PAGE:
Signal Processing and Linear Systems-B.P.Lathi copy

2 4 3 a very special function for lti systems the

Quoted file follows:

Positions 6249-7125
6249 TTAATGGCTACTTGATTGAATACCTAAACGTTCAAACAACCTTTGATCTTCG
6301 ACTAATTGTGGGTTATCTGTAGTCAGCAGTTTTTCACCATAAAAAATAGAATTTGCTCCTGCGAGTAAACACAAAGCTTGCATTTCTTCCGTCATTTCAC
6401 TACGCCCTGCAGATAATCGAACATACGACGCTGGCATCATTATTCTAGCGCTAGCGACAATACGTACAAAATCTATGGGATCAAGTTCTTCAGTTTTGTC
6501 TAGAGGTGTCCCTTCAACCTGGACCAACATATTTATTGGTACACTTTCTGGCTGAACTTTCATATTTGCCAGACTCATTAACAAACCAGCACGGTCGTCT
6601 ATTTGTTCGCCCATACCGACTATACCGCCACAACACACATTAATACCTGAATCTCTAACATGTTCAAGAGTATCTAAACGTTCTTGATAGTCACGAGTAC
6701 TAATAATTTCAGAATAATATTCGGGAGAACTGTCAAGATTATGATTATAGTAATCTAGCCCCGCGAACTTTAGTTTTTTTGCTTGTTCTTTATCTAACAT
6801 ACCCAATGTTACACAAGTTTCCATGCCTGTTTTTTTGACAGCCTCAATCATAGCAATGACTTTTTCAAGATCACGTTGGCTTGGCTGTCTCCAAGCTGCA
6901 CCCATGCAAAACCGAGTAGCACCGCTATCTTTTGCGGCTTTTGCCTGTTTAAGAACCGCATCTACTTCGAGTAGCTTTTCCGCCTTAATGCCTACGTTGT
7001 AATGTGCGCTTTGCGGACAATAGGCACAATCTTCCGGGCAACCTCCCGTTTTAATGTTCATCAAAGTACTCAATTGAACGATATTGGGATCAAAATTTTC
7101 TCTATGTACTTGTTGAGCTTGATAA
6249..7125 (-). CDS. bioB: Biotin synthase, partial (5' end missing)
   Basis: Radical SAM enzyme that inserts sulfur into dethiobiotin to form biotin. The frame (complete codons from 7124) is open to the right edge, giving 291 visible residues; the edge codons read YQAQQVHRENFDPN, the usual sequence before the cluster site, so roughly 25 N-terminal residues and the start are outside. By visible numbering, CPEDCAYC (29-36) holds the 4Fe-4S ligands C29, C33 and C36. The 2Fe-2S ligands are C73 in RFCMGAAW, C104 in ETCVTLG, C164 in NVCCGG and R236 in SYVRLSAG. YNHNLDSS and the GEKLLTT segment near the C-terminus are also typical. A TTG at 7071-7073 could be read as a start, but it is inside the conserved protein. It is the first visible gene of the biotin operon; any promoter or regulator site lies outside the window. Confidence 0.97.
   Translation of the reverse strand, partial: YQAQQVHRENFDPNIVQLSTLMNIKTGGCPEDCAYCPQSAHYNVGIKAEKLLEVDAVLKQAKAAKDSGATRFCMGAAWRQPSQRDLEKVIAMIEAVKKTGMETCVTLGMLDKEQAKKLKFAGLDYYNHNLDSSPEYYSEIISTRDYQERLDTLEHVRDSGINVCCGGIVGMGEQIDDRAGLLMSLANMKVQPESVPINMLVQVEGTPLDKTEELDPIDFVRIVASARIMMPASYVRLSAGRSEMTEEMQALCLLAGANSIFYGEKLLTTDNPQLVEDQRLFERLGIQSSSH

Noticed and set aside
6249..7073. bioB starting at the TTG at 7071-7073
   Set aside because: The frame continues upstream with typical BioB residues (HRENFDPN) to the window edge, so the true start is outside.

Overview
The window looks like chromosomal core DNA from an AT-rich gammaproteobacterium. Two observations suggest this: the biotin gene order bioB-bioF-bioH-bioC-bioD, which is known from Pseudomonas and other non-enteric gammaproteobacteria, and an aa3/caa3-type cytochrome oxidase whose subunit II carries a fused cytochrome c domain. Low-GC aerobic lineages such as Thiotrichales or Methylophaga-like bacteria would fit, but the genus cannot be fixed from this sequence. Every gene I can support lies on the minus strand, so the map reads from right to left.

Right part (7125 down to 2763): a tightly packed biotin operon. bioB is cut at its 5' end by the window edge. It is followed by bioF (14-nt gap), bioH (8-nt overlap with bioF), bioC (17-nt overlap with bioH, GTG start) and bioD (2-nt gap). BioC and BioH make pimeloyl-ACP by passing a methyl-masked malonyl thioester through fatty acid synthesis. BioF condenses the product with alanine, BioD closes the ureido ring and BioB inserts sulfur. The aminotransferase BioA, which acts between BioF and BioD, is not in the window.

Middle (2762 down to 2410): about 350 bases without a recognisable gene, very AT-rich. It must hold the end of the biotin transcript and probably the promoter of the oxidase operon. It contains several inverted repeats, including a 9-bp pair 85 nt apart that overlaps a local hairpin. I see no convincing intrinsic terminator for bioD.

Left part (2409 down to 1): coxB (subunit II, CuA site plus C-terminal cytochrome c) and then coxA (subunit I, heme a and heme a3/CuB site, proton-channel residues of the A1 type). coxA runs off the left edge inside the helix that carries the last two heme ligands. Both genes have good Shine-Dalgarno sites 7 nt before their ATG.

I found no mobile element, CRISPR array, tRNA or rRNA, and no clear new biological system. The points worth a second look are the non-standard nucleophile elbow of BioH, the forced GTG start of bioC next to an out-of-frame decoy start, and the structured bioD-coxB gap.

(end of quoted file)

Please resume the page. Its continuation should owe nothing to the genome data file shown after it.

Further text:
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Unformatted text preview: (2.48) Note t hat H(s) i s a c onstant for a given s. T hus, t he i nput a nd t he o utput a re t he same (within a multiplicative constant) for t he everlasting exponential signal. H(s), ~hich is called t he t ransfer f unction o f t he system, is a function o f complex varlable s. We c an define t he t ransfer function H (s) o f a n LTIC system from Eq. (2.47) a s i nput signal natural total h (T)e- sr dT I: y ( I) 0t-~~7-~~------------- T he i ntegral on t he r ight-hand side is a function of s. Let us denote i t by H(s). T hust, y(t) = H (s)e st (2.47) where H(s) = 139 2.5 Classical Solution of Differential Equations For repeated roots, t he zero-input component should be appropriately modified. For the series R LC circuit in Example 2.2 with t he i nput I (t) = l Oe- 3t u(t) a nd t he initial conditions y(O-) = 0, v c(O-) = 5, we determined the zero-input component in Example 2.2 [Eq. (2.15)]. We found the zero-state component in Example 2.5 Using t he results in Examples 2.2 and 2.5, we o btain + 5 e- 2t ) '--..-' Total current = ( -5e- t + ( -5e- t + 2 0e- 2t " z ero-input c urrent t 2 0 (2.51a) ' Figure 2.14a shows the zero-input, t he zero-state, and the total response. N atural and Forced Response For the R LC circuit in Example 2.2, the characteristic modes were found to be e - t a nd e - 2t . As we expected, t he zero-input response is composed exclusively of characteristic modes. Note, however, t hat even the zero-state response [Eq. (2.51a)] contains characteristic mode terms. This observation is generally true of LTI systems. We can now lump together all t he characteristic mode terms in t he t otal response, giving us a component known as the n atural r esponse Yn(t). T he remainder, consisting entirely of noncharacteristic mode terms, is known as the f orced r esponse y</>(t). T he t otal response of the R LC circuit in Example 2.2 can be expressed in terms of natural and forced components by regrouping the terms in Eq. (2.51a) as Total current = ,( - lOe - t 2.4-4 Total Response + 25e - 2t), + n atural r esponse Y n(t) T he t otal r esponse of a linear system can be expressed as t he s um o f its zeroinput and zero-state components: 15e- 3t ) .. z ero-state c urrent ( _ 15e- 3t ) -------- (2.51b) forced r esponse y .(t) Figure 2.14b shows t he n atural, forced, and total response. n T otal Response = L Cje Ajt j =l ' -....-.' z ero-input c omponent + ----f (t) * h(t) 2 .5 Classical Solution o f Differential Equations zero-state c omponent t This r esult is v alid o nly for t he v alues o f s for which t he J~oo h('T)e- s", d'T e xists ( or converges). In t he classical method we solve differential equation to find the natural and forced components rather t han t he zero-input and zero-state components of the 140 2 Time-Domain Analysis of Continuous-Time Systems 2.5 Classical Solution of Differential Equations response. Although this method is relatively simple compared t o t he m ethod discussed so far, as we shall see, it also has several glaring drawbacks. As Sec. 2.4-4 shows, when all o f t he c haracteristic mode terms of t he t otal sys...
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